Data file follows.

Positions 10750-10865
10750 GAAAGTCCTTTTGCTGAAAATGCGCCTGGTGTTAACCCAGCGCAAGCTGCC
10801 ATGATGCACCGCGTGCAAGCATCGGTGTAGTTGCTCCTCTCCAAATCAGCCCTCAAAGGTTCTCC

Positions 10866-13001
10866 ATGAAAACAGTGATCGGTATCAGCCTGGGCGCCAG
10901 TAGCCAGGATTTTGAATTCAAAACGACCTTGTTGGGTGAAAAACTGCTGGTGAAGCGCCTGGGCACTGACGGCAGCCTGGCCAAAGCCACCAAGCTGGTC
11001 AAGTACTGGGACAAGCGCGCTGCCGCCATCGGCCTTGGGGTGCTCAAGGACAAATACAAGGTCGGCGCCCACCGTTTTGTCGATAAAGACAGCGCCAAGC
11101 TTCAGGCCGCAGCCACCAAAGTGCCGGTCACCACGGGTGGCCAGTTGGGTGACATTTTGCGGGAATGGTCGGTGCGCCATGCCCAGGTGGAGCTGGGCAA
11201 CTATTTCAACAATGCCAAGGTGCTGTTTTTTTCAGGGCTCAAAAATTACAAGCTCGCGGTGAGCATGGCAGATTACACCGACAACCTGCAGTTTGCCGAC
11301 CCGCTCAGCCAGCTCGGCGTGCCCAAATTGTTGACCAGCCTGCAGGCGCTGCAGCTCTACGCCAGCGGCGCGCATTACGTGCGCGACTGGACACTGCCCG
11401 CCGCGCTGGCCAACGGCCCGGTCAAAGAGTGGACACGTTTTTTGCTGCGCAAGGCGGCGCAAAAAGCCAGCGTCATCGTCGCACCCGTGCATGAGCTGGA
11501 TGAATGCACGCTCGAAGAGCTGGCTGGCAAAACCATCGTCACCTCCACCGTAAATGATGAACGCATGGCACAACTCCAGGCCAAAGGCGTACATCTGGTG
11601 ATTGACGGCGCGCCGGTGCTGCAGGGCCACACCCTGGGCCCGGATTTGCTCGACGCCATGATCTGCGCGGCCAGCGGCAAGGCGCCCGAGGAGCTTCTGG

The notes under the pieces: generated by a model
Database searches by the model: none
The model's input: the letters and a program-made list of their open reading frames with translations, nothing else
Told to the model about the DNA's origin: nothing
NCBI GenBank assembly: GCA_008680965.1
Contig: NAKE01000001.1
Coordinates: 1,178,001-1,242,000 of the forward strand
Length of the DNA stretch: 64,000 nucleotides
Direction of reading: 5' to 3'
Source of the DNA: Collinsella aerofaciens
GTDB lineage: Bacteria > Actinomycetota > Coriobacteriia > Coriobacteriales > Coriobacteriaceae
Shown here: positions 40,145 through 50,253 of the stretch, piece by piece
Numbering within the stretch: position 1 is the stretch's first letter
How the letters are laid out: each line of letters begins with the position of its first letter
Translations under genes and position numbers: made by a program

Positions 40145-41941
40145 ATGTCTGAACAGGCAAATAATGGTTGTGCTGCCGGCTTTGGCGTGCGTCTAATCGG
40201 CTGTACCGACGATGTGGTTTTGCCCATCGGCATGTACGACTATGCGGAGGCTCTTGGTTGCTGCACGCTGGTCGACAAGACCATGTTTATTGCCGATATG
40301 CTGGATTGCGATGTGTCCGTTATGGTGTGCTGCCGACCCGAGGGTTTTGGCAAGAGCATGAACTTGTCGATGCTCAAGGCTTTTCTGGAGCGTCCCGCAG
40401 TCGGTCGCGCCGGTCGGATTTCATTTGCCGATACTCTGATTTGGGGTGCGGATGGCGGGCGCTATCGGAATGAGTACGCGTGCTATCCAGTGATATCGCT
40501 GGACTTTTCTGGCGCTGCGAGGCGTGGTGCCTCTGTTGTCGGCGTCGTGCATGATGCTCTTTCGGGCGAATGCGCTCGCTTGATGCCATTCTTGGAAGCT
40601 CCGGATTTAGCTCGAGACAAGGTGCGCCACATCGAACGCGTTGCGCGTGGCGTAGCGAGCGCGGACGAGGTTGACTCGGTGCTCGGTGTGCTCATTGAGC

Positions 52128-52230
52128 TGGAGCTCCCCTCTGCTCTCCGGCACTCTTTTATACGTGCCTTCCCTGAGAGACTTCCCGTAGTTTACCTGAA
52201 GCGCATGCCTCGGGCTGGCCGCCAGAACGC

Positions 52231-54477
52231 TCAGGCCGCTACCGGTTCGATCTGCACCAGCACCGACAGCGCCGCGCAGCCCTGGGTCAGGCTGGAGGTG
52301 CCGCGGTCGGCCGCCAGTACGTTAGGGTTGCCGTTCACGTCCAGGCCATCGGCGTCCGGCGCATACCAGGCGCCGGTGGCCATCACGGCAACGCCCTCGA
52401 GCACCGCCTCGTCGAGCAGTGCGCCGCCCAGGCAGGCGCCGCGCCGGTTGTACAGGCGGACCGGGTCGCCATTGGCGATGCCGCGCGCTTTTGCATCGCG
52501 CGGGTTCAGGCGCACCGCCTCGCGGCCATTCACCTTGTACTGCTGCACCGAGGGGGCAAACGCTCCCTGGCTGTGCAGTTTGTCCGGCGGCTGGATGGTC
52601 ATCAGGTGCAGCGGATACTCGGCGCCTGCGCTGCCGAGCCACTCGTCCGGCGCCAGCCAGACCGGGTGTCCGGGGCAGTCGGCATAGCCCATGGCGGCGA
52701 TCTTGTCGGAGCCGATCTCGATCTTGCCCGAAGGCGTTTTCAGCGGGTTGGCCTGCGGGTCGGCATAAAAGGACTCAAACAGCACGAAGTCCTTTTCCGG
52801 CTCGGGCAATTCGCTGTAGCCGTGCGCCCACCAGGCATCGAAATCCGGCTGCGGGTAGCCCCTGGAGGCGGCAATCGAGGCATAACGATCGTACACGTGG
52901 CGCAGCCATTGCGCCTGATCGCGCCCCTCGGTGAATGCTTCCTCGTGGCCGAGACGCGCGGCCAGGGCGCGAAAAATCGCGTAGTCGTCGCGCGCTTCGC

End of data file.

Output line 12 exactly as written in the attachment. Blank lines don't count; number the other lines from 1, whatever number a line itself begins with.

11501 TGAATGCACGCTCGAAGAGCTGGCTGGCAAAACCATCGTCACCTCCACCGTAAATGATGAACGCATGGCACAACTCCAGGCCAAAGGCGTACATCTGGTG